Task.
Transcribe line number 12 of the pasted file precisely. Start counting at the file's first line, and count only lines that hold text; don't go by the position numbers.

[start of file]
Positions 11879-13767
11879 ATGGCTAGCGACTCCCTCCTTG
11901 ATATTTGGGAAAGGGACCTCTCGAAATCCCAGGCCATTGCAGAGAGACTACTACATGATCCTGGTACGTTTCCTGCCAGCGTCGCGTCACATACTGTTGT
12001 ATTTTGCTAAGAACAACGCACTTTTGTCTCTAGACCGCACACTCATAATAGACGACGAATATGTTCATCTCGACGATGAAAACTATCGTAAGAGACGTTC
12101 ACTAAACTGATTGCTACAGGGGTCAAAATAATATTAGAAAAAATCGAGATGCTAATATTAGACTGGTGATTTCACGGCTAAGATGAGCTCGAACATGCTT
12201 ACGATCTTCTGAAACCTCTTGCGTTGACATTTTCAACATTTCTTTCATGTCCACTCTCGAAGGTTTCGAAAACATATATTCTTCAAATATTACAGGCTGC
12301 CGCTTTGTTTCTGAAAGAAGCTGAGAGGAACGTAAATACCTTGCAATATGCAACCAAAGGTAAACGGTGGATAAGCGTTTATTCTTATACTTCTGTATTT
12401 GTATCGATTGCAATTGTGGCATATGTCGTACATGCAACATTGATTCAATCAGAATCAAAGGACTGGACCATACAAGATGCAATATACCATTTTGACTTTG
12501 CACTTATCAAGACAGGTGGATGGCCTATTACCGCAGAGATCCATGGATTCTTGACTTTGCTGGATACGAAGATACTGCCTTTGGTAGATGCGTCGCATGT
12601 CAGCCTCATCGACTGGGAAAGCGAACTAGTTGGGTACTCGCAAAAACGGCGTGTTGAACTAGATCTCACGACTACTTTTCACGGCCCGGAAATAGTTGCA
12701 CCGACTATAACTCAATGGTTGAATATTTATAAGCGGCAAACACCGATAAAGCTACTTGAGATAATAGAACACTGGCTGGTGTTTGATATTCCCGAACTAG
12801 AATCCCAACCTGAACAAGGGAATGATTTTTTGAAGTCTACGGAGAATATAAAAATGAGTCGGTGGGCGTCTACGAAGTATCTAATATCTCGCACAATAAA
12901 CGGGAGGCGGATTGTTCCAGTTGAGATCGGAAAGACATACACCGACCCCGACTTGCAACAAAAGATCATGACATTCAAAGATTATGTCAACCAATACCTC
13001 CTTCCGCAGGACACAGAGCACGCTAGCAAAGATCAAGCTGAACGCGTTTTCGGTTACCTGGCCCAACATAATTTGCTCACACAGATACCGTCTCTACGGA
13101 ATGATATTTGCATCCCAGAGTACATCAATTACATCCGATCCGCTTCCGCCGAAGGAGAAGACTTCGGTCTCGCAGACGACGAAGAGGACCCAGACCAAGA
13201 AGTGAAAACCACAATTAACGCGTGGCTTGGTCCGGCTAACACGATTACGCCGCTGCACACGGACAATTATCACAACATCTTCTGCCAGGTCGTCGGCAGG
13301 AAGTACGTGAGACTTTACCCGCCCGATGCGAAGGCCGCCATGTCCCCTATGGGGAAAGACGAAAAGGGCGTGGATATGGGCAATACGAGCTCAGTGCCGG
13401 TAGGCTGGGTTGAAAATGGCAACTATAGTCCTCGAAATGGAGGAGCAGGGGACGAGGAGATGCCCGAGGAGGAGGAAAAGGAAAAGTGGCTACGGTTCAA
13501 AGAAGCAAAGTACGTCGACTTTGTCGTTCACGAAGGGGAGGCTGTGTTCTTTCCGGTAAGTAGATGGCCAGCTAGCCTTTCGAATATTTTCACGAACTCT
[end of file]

12801 AATCCCAACCTGAACAAGGGAATGATTTTTTGAAGTCTACGGAGAATATAAAAATGAGTCGGTGGGCGTCTACGAAGTATCTAATATCTCGCACAATAAA